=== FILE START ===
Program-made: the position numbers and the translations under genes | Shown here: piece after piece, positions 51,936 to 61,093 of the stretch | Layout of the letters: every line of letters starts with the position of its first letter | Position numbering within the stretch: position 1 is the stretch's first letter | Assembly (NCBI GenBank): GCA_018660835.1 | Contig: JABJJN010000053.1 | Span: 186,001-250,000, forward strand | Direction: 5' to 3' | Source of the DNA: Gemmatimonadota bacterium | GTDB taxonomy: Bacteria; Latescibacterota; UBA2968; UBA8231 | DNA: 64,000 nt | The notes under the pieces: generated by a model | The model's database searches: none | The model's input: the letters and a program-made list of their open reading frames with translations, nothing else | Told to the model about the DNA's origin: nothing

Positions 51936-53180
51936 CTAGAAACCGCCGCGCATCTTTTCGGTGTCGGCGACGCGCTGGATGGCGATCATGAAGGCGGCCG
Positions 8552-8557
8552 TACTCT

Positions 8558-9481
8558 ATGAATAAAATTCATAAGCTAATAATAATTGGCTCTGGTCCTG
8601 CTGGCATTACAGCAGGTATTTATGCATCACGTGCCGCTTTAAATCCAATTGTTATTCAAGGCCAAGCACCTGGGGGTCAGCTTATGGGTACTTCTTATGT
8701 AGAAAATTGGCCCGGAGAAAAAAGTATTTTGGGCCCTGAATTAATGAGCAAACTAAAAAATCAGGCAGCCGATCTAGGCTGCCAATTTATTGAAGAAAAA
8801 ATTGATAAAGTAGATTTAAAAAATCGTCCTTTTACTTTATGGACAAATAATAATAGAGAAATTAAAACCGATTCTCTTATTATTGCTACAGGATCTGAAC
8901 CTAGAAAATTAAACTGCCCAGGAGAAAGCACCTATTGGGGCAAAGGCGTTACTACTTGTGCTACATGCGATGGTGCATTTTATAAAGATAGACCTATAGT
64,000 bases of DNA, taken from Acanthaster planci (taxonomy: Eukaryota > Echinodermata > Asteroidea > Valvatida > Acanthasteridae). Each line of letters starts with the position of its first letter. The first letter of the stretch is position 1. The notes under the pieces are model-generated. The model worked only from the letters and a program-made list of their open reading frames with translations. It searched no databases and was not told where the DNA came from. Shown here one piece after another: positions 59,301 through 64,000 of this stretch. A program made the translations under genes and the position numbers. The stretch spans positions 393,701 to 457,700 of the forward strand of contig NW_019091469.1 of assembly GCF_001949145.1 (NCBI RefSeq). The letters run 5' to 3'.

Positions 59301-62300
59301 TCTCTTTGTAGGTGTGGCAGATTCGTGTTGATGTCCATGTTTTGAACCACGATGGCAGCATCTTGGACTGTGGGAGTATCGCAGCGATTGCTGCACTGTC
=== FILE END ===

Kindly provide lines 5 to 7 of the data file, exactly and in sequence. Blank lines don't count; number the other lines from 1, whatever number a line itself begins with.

8552 TACTCT

Positions 8558-9481
8558 ATGAATAAAATTCATAAGCTAATAATAATTGGCTCTGGTCCTG